6. “The Past” - A beautiful woman walks up to and looks through a large bay window at Charles de Gaulle Airport in Paris to find the person she needs to pick up.
Shortly, a 40-something year-old man with a beard and scarf warmly smiles in her direction, and they comfortably wave back and forth.
Director Asghar Farhadi provides clues right away Marie and Ahmad had a close relationship, and it’s soon revealed they are married, but separated.
Unfortunately, we soon discover the reason for Ahmad’s trip from Iran to Paris: the pair will formally divorce, and this opening sequence sets the tone for Farhadi’s thoroughly compelling film.
Farhadi - who also wrote and directed “A Separation” (2011) which won the Best Foreign Language Oscar - is an uncanny master at drawing heaps of dramatic tension through the art of conversation by introducing characters with built-in conflicts and stressers.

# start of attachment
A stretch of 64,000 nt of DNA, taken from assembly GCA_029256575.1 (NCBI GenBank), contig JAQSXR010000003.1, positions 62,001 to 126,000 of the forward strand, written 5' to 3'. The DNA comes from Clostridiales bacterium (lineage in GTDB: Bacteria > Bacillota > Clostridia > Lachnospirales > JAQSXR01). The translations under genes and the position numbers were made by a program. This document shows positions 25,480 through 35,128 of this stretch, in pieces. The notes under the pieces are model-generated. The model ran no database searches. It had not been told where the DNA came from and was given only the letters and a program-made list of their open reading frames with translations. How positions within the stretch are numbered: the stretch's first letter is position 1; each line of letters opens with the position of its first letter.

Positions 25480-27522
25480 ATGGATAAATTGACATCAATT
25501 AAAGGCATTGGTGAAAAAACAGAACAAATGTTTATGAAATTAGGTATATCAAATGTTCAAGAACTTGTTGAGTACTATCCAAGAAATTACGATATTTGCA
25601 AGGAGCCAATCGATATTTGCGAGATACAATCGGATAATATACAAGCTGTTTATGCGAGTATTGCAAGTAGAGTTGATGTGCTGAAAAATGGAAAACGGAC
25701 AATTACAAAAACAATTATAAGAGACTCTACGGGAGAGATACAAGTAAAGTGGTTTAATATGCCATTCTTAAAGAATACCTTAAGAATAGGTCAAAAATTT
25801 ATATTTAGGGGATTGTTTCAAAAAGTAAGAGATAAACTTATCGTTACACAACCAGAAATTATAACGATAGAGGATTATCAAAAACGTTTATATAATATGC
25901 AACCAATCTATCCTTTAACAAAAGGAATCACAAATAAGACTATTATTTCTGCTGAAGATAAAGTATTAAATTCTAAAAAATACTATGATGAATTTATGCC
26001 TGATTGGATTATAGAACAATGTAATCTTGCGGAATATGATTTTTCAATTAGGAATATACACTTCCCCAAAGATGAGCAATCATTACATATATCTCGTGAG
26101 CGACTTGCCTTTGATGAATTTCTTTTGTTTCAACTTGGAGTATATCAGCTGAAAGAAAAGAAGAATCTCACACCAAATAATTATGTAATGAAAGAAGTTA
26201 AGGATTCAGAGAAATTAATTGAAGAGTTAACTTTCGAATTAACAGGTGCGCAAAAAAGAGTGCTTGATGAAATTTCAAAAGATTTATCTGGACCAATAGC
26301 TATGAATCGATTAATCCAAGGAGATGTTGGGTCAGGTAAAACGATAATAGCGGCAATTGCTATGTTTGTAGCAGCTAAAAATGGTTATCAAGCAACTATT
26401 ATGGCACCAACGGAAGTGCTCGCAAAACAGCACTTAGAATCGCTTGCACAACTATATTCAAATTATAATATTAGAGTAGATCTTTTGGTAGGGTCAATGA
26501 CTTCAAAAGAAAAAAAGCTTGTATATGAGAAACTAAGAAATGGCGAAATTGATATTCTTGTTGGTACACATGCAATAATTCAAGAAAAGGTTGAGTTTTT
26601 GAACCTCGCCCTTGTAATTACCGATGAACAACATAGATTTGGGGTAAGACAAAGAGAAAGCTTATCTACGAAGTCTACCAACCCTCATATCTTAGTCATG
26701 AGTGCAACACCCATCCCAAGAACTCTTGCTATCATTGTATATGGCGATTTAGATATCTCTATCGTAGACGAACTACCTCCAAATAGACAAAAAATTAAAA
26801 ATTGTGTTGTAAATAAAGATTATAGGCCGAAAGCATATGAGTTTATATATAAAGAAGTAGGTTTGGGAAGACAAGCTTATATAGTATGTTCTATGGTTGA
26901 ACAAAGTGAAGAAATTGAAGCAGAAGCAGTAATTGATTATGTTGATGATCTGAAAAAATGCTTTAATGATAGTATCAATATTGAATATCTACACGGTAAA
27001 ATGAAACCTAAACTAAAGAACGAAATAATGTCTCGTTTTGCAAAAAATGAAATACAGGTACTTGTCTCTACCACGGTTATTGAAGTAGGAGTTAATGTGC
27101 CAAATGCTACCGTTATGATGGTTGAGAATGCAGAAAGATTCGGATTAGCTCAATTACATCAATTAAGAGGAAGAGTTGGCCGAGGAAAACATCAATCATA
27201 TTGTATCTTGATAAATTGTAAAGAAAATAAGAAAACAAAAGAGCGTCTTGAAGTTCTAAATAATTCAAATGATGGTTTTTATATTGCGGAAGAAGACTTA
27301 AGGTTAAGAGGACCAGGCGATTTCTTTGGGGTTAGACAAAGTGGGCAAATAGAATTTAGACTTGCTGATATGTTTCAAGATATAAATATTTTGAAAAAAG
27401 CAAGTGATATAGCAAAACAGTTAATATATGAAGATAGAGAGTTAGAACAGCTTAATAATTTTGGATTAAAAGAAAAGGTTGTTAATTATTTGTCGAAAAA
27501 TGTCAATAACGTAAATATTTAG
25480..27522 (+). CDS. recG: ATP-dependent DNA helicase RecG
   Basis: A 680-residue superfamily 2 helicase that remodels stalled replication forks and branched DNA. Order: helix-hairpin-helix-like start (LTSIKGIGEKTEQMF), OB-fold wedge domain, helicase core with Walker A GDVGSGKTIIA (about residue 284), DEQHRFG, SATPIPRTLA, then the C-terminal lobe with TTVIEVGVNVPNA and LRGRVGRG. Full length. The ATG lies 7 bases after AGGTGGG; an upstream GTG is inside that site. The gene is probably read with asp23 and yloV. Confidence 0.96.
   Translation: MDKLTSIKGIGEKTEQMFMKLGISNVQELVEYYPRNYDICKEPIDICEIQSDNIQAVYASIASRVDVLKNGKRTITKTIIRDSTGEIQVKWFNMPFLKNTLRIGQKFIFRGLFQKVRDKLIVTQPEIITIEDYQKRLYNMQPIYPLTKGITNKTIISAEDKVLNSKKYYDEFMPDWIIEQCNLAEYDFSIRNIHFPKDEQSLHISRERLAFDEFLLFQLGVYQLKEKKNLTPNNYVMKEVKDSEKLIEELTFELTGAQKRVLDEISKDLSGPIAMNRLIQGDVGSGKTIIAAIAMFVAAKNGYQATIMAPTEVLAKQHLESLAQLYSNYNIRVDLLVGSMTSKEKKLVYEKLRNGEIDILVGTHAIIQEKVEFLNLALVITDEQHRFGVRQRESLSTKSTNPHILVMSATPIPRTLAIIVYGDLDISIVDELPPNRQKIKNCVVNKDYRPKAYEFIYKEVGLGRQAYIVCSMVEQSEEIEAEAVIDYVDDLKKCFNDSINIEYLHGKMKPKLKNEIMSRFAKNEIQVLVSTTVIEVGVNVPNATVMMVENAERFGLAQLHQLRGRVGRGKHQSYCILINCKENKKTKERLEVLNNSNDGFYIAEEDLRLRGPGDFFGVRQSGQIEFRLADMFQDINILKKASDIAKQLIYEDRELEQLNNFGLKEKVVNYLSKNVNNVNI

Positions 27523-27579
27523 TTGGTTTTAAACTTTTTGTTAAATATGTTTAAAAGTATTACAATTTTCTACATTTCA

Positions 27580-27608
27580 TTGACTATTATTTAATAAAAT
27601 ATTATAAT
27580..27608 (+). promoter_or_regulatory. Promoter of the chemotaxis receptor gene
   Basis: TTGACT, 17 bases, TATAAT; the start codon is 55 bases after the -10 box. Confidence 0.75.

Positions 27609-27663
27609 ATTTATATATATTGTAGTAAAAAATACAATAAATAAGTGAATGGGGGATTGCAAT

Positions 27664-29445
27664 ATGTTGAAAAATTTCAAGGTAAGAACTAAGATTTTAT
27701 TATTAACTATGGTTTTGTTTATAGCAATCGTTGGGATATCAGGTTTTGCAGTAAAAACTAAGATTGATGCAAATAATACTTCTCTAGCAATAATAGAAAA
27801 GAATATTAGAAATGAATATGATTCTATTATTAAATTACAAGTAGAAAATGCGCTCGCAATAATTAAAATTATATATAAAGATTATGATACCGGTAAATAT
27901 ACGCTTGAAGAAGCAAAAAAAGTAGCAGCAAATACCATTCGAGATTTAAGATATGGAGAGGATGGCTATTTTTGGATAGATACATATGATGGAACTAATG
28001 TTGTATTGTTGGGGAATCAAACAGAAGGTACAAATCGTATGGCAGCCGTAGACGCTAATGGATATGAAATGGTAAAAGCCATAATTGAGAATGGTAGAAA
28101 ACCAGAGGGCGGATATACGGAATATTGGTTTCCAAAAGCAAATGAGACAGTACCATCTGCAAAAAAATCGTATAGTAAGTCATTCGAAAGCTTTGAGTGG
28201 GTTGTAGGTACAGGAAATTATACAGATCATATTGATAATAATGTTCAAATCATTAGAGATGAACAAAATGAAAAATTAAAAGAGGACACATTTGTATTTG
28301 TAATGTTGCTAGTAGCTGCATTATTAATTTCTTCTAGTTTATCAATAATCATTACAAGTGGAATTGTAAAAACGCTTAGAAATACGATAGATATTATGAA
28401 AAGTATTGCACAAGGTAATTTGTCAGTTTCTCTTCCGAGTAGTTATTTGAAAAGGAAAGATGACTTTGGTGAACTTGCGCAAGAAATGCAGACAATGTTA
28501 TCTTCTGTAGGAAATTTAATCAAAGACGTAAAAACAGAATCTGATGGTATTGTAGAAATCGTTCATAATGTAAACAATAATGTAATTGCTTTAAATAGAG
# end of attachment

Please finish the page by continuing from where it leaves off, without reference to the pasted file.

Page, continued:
Like any great storyteller, he does not reveal his secrets right away.
Over the course of 2 hours and 10 minutes, however, several truths reveal themselves like water drops falling from a leaky faucet at a slow and steady pace.
One absolute truth is Marie's divorce is the least of her problems.
She’s involved in a tangled domestic mess, and the newly inserted Ahmad attempts to bring clarity to a series of half-truths.
He does not necessarily untangle Marie’s issues, but unwittingly shines a bright light on them.
“The Past” is an exceptionally written and strongly-acted picture and carries a deeply involving narrative.
The film moves huge swings of emotion with feather-like graze, or sometimes it smashes us over the head with a theatrical sledgehammer.
It is a a complicated and emotionally rich drama which somehow started with a simple and innocent meeting at the airport.
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